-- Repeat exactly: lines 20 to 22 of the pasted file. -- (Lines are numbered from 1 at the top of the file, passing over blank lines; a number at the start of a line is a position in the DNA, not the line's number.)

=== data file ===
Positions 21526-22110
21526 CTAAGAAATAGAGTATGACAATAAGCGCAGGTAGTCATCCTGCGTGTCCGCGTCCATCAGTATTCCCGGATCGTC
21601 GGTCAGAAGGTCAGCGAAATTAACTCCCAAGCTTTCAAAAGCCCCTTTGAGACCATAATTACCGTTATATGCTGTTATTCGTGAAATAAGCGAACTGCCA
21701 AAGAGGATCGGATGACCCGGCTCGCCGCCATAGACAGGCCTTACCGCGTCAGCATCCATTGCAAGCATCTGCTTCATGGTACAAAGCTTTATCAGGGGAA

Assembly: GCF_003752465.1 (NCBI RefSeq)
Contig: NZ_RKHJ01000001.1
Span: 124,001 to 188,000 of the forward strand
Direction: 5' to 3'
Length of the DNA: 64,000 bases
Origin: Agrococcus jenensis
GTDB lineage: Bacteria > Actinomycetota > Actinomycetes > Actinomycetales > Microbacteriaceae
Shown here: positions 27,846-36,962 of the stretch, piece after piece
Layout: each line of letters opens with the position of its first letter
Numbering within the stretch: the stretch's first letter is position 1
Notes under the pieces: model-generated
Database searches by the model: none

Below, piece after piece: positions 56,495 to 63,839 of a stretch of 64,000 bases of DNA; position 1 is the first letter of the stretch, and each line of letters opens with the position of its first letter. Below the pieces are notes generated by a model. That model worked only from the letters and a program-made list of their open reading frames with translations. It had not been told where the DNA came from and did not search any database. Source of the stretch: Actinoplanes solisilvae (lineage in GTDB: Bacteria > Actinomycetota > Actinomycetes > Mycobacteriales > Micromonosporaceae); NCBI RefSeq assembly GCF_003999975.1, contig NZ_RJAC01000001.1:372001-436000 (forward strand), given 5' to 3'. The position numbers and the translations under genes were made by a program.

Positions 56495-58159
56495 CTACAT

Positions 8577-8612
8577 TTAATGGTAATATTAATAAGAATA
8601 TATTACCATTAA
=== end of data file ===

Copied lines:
Positions 8577-8612
8577 TTAATGGTAATATTAATAAGAATA
8601 TATTACCATTAA